Lightning Bolt - Not much to say here. Bolt's the most played card in the format for a reason.
Molten Rain - When this card is good, it's amazing. Some opponents never truly recover from getting thrown off-curve by it, and breaking up Tron, cutting off colors, or bashing manlands are all relevant tasks for Rain.
Rampaging Ferocidon - I was surprised by this card's strength. Three-mana creatures without enters-the-battlefield effects that also fail the Bolt Test are typically not successful in Modern, but Ferocidon has two highly relevant effects by shutting off lifegain and pinging opponents for casting creatures. A 3/3 with menace is also difficult to block when backed up by all of the removal this deck has at its disposal.
Searing Blaze - This Searing effect is the best of the two, mainly thanks to its increased stopping power and the fact that it damages opponents no matter what happens to its target. That said, only running eight fetchlands in such a mana-hungry deck occasionally complicates triggering landfall on the opponent's turn, so I have occasionally fired off the "unkicked" version.
Searing Blood - This card is somewhat weaker than its similarly named cousin, but more reliably provides reach against creatures that can't sacrifice themselves in response. Containing opposing creatures is a very high priority for Bomat Red, so I feel that having eight copies of this effect is appropriate.
Ramunap Ruins - This card was critical as flood insurance. We're quite mana-hungry, hence the 22 lands. However, our lack of cantrips sometimes makes us flood out in the mid-to-late game. I have closed out several matches by cracking these Deserts, and while the painful mana is an occasional bother, it's not enough of a downside to dissuade me from running the Ruins.
Damping Sphere - This card's inclusion was somewhat experimental, but Sphere has been a very strong contributor. Not only does it come in against the usual suspects (Tron and Storm), but it also helps against stuff like Infect and Kiln Fiend by making it harder for them to line up their pump and protection spells against our barrage of Bolts. The three copies have been exceptional, and I may look into clearing out some room for a fourth.
Relic of Progenitus - I went for the heavier-duty graveyard hate option, and I do not regret it. In fact, I may look for additional tools to complement Relic, as many of the decks I bring this card in against are pretty lousy matchups.
Shrine of Burning Rage - While I have certainly ended some games with a big Shrine activation, this card feels like the sideboard's weakest link. It's often a step too slow to matter, and as an artifact is somewhat vulnerable to splash hate from anyone looking to destroy Relics or Spheres. I am definitely in the market for a replacement option for creature-light matchups.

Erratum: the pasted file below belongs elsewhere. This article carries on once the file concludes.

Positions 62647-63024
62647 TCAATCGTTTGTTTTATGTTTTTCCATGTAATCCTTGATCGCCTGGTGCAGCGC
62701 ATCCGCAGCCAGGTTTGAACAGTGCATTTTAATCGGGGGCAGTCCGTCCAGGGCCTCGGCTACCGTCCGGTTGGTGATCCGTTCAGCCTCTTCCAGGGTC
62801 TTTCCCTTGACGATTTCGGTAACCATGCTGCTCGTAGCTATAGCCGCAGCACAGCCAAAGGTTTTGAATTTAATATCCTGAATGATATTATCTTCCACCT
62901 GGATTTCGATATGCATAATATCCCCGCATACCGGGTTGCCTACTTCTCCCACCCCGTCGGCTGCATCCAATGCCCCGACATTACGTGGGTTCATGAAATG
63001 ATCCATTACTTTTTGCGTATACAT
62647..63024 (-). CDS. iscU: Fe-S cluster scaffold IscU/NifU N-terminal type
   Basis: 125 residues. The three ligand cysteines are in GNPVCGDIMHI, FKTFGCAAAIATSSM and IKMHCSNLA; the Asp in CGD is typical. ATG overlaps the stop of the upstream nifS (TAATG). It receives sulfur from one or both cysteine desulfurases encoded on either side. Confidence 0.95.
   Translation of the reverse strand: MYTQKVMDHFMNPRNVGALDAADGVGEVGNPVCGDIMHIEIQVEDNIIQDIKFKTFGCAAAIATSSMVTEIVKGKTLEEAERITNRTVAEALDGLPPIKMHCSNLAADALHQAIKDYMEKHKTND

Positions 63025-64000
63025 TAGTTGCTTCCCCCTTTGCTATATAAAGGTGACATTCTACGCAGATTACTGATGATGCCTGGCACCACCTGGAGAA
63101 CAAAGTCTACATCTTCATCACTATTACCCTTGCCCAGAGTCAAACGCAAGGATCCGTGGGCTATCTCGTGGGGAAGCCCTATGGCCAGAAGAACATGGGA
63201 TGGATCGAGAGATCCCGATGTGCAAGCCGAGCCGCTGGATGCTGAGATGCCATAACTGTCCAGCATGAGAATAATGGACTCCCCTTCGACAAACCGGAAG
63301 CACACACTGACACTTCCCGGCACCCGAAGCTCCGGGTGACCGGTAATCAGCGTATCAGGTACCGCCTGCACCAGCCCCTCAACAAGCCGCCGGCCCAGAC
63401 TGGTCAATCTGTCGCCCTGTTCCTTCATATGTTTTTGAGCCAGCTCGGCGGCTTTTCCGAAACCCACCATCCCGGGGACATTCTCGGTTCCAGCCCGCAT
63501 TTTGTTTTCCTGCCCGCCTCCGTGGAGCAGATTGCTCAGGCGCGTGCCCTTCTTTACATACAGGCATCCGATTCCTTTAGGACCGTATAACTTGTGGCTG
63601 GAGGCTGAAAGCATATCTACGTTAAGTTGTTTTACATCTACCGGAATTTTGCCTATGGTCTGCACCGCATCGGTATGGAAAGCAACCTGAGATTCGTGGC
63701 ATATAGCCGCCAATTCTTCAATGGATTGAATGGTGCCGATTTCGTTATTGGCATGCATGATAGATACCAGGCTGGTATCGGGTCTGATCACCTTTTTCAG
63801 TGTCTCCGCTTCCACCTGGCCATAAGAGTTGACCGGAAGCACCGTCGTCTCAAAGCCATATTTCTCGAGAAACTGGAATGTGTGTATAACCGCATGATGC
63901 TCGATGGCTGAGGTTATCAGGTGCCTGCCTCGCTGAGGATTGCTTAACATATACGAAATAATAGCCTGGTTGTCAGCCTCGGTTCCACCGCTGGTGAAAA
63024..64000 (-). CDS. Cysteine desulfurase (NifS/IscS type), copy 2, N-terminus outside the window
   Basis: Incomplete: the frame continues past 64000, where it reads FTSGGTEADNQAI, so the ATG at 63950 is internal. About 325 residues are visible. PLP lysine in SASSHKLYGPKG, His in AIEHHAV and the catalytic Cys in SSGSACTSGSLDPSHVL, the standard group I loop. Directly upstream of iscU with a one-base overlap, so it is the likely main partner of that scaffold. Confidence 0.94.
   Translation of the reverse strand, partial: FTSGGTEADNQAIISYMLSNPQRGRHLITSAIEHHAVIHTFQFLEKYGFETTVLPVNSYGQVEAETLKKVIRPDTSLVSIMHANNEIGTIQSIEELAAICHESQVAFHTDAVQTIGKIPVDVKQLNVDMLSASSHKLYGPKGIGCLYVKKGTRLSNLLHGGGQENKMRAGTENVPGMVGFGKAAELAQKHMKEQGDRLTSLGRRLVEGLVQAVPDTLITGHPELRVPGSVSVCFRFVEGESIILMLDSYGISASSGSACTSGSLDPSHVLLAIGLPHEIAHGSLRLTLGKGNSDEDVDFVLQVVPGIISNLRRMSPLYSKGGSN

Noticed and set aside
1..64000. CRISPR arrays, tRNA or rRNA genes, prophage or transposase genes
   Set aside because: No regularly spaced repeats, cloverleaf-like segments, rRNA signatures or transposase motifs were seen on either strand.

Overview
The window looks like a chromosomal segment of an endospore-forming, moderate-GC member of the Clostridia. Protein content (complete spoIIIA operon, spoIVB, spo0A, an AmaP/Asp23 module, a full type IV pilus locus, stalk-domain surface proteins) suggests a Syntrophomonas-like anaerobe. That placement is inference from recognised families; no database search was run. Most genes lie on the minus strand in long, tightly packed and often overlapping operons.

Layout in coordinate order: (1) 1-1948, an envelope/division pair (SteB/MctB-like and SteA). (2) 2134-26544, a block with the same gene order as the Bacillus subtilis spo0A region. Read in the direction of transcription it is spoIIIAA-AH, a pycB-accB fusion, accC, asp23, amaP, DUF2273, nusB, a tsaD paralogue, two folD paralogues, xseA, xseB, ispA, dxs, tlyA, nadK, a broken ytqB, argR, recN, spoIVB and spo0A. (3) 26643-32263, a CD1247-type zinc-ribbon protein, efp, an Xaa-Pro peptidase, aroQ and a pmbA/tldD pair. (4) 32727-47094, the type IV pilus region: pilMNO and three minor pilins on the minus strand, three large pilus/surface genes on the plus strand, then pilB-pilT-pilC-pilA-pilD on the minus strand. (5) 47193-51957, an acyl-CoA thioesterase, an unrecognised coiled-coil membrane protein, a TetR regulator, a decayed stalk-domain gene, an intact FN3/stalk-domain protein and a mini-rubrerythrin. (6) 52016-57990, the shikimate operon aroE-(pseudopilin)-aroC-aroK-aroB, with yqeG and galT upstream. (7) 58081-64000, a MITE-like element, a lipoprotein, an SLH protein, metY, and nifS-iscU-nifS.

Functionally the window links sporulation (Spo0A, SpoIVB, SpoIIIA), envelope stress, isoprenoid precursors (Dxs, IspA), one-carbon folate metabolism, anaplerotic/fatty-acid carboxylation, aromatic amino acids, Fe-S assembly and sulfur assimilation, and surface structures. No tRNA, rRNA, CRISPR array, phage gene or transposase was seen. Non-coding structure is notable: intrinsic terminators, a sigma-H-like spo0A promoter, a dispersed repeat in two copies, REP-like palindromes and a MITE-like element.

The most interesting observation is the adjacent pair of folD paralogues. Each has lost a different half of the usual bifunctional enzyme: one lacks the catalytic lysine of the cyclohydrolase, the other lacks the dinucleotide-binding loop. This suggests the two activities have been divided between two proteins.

Smash to Smithereens - An excellent sideboard card. I even bring these in against utility permanents like Aether Vial; it might seem a bit narrow in such circumstances, but the payoff is high enough to mitigate the risk of it being a blank, and the presence of Bomat Courier's ability to get you a fresh hand means that even dead copies of the card are rarely going to sink you.
Overall, this deck seems like it has some potential to be Modern-playable, but my rather uneven results and poor performance against midrange suggest this is not the optimal 75. I would consider cards such as Flame Slash or Roast to give the deck more bite against opposing fatties, and a consistency booster should also be experimented with. Faithless Looting is promising if the inherent card disadvantage can somehow be mitigated, as is a dual-use spell like Magma Jet. Alternatively, perhaps we imitate the Standard deck and look into how finishers such as Hazoret the Fervent and Chandra, Torch of Defiance would do.
While Bomat Red is the new archetype I've chosen to focus my energies on, there are several other cards that have real promise going forward. If you've been brewing with some unlikely candidates and come up with a new archetype you'd like to share, drop me a line in the comments.